Uaw Pushes to Organize Toyota Plant in Kentucky

By: Mike Bartley

The United Auto Workers (UAW) made a big new push to organize Toyota's plant in Kentucky. The union is trying to capitalize on fears of meager pay, on outsourcing of jobs and on the automaker's treatment of injured workers.

The venture of the union heightened this month as private equity firm Cerberus confirmed its acquisition of DCX's Chrysler Group. The said acquisition raised fears that the UAW will be unable to restraint the slashing of job and benefits at a privately owned Chrysler.

The Chrysler deal has underscored the union's reduced clout as membership has decreased along with jobs at the Detroit automakers. The UAW has never succeeded in organizing a foreign auto assembly plant in the United States. But Toyota's emergence as the world's largest automaker has added urgency to this venture. The union will enter new contract negotiations this summer without any workers from the Japanese automaker. "We've got a lot of work to do," said Charles Lite, 41, a member of the organizing group, speaking of the effort at Toyota. "No more mistakes."

The UAW and the workers have captured leaked business documents from the Japanese automaker. The documents delve on Toyota's plan to put a lid on manufacturing wages in the United States. At a new factory being built in Mississippi, the automaker intends to pay workers about $20 an hour in a region where many people earn $12 to $13 an hour. The average Toyota worker at Georgetown makes about $25 an hour.

Toyota officials said that the increasing pressures of the auto business have caused the company to reevaluate worker's compensation policies, a matter that has to be negotiated with the union at UAW-represented plants. At present, the fast-rising Japanese automaker is one of auto industry's most profitable companies. And its officials believe that the success is very much dependent on controlling costs.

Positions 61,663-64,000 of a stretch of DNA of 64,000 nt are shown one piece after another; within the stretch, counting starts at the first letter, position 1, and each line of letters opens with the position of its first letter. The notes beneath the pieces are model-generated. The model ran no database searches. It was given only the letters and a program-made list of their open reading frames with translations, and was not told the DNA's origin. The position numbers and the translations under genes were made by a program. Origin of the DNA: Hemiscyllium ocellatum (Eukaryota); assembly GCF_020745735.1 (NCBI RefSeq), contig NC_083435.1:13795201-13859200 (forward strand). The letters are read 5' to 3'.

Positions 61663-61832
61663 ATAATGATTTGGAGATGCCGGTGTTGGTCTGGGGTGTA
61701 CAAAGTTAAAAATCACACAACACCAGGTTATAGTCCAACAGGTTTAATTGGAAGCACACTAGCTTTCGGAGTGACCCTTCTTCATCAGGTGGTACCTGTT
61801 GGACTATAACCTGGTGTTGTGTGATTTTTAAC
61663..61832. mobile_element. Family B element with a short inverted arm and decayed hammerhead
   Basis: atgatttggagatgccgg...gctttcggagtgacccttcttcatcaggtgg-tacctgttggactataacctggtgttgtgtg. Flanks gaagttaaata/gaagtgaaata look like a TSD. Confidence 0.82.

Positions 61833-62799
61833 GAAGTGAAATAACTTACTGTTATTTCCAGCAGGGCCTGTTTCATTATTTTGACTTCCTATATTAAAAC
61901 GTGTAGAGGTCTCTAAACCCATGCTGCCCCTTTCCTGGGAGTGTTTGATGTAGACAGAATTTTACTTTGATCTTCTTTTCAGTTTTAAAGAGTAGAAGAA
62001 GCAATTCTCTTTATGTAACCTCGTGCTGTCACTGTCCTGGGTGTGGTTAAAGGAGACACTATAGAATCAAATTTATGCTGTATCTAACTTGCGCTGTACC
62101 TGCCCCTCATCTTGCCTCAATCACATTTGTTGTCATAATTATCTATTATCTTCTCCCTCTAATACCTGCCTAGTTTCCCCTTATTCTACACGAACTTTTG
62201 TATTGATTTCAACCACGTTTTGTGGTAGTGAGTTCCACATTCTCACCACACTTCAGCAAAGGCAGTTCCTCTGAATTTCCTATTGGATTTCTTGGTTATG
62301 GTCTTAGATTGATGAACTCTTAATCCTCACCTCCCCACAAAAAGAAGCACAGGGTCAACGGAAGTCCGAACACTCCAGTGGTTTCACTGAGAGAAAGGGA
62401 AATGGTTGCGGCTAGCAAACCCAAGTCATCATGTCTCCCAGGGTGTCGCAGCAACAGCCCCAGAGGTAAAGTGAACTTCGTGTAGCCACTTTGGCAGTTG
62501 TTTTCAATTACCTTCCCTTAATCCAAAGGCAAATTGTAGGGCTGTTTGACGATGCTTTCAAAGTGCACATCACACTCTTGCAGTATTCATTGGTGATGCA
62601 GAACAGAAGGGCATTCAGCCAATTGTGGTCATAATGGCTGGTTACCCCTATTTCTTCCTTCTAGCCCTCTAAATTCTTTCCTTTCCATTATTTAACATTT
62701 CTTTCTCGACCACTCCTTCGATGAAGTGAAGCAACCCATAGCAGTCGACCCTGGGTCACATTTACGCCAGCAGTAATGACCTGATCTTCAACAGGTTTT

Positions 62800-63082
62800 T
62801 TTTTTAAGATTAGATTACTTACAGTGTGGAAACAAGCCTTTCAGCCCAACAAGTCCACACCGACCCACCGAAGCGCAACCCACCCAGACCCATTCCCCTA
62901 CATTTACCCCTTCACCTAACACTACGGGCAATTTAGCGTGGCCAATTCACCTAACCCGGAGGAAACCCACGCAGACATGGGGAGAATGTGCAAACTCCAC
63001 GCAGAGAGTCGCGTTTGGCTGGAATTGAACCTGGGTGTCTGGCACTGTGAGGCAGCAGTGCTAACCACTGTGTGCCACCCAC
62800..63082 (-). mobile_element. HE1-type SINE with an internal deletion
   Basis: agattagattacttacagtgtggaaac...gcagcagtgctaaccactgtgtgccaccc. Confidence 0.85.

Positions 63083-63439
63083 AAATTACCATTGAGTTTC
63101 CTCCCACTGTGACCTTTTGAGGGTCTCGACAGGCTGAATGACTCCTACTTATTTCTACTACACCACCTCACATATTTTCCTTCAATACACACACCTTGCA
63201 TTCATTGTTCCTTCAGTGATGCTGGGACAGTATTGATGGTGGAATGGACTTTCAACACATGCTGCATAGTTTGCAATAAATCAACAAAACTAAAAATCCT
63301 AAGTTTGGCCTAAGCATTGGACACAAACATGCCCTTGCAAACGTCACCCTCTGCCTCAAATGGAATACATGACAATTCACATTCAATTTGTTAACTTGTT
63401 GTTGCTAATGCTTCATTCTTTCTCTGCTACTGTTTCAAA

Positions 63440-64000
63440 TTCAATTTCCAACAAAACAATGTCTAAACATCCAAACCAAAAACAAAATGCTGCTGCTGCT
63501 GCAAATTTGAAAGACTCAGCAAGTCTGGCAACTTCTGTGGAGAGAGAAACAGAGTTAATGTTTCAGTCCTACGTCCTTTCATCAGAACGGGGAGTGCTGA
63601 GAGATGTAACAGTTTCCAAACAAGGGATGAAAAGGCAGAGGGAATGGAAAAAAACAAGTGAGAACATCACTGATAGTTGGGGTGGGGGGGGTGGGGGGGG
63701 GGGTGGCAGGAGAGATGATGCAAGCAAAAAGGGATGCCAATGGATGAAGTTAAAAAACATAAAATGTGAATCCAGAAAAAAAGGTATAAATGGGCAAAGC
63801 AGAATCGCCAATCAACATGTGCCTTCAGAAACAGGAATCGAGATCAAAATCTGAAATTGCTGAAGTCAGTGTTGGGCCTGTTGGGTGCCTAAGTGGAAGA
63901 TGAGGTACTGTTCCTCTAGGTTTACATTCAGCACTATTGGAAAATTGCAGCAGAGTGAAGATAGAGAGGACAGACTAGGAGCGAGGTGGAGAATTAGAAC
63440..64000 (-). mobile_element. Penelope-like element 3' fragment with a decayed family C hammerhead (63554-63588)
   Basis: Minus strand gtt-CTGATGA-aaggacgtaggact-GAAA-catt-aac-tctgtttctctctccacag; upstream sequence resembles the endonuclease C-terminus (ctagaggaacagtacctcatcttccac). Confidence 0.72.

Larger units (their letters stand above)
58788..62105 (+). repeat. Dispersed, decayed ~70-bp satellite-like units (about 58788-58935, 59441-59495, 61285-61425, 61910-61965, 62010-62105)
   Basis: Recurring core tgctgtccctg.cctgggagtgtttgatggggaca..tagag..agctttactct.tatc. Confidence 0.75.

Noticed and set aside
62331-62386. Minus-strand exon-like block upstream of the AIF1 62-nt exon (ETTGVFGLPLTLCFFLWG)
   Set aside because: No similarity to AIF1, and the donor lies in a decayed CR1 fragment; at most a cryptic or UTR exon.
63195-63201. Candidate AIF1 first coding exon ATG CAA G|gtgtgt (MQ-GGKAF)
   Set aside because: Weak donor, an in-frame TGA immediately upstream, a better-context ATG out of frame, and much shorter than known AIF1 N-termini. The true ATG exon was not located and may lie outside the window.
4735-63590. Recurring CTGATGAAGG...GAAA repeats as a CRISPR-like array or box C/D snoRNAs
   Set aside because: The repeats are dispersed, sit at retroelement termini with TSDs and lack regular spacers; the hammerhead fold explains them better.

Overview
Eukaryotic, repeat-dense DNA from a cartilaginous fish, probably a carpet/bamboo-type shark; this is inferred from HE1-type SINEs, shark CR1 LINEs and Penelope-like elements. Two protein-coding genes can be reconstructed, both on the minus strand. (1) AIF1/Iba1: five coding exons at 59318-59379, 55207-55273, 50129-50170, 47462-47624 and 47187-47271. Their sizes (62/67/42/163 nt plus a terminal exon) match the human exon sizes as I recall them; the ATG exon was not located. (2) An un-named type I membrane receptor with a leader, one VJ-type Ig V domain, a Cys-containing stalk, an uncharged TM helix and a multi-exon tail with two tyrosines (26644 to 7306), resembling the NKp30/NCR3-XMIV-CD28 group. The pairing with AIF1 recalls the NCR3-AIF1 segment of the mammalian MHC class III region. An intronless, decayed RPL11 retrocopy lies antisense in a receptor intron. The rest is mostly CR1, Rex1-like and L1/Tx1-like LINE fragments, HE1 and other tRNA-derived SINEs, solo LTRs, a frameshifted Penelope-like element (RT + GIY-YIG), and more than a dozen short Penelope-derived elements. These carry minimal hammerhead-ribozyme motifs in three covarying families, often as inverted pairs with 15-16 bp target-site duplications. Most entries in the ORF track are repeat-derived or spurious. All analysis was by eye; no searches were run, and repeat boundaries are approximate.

"We think the historic American approach to things is to run full blast, pay out as high as you can in the short term while times are good, and then when times go bust, you lay people off, you shut plants and you destroy communities," said Pete Gritton, a Toyota vice president who oversees human resources at the company's plant. "Toyota does not want to do that."

Gritton said that adjusting pay scales would ultimately translate into stable employment for American autoworkers. He said Toyota is seeking to maintain cost-effective growth in the United States so it can compete with low-wage countries such as China, Mexico and Brazil. "We are the only major manufacturer of automobiles that is trying to grow and expand its business in the U.S. right now," Gritton added. "Everybody else is trying to collapse and shrink and send it to somewhere else for lower costs."

Some Toyota workers are amenable to the plan. But others are disappointed, saying that autoworkers are losing ground. Workers expect quick and smooth flow of negotiations likened to the performance. The issues are critical and they need timely action.

Car Focus
 • 
 • 
 • 
 • 
 • 
 • 
 • 
 • 
 • 
 • 
 • 
 • 
 • 
 • 
 • 
 • 
 • 
 • 
 • 
 • 

» More on Car Focus
 



Share this article :
Click to see more related articles